Creelman, C. (2015) Biases of sparse data and measurement scheduling on flux estimates. White paper: Eosense, Inc. Dartmouth, NS, Canada.
Davidson., E. Belk, and R. Boone (1998) Soil water content and temperature as independent or confounding factors controlling soil respiration in a temperate mixed hardwood forest, Global Change Biology, 4: 217-227.
Gabriel, C. and L. Kellman (2014) Investigating the role of moisture as a constraint Soil Biology and Biochemistry, 68: 373-384.
He, Y., J Gubbons, and M. Rayment (2016) A two-stage sampling strategy improves chamber-based estimates of greenhouse gas fluxes, Agricultural and Forest Meteorology, 228: 52-59
Larionova, A., L. Rozanova , and T. Samoilov (1989) Dynamics of gas exchange in the profile of a gray forest soil, Soviet Soil Science, 3: 104-110.
Luo, Y. and X. Zhou (2006) Soil Respiration and the environment. Elsevier Academic Press: Massachusetts.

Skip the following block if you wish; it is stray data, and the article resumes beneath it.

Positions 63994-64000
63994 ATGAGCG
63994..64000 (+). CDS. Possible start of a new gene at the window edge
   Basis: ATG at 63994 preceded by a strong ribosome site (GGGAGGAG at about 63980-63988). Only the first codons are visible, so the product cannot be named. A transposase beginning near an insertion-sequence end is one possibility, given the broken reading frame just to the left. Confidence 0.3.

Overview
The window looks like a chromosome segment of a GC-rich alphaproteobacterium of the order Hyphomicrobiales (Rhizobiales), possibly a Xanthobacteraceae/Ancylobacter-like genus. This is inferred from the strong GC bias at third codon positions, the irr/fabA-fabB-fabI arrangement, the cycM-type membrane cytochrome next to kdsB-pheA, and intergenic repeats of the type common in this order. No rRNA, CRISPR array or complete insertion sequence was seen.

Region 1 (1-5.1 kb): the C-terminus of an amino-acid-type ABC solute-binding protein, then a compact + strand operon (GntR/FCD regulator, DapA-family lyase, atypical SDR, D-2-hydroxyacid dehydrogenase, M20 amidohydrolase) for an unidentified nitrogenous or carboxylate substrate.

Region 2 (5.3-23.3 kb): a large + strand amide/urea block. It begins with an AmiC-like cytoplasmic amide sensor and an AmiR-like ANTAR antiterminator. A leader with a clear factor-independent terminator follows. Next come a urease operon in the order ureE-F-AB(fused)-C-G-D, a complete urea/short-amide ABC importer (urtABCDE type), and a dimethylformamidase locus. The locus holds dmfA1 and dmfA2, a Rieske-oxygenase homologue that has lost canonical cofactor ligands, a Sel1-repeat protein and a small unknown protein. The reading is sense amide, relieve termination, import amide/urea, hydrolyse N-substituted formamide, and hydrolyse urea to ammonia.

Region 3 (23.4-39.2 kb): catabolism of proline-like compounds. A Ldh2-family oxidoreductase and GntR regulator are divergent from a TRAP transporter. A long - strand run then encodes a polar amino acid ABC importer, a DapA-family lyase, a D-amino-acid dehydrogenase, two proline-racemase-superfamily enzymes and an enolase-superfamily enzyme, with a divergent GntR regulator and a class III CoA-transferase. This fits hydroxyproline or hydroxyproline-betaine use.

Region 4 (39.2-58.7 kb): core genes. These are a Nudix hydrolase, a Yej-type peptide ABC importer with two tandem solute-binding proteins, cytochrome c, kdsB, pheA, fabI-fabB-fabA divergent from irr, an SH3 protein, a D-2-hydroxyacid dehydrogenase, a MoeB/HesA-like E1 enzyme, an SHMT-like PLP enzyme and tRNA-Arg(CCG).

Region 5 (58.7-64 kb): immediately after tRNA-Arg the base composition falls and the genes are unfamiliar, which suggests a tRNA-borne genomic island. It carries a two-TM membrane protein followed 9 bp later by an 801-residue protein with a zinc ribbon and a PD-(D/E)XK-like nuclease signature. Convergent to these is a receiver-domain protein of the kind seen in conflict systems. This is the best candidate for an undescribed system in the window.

Phillips, C., N. Nickerson, D. Risk, B. Bond (2011) Interpreting diel hysteresis between soil respiration and temperature. Global Change Biology 17 (1), 515-527.
Rayment, M. and P. Jarvis (2000) Temporal and spatial variation of soil CO2 efflux in a Canadian boreal forest, Soil Biology and Biochemistry, 32(1): 35-45.
Rodeghiero, M. and A. Cescatti (2009) Spatial variability an optimal sampling strategy of soil respiration, Forest Ecology and Management, 255(1):106-112.
Savage, K. E. Davidson, A. Richardson and D. Hollinger (2008) Three scales of temporal resolution from automated soil respiration measurements, Agricultural and Forest Meteorology, 149: 2012-2021.
Tang, J. and D. Baldocchi (2005) Spatial-temporal variation in an oak-grass savanna ecosystem in California and its partitioning into Autotrophic and heterotrophic components, Biogeochemistry 73(1): 183-207.
Xu, M. and Y. Qi (2001) Soil-surface CO2 efflux and its spatial and temporal variations in a young ponderosa pine plantation in northern California, Global Change Biology 7: 667-677.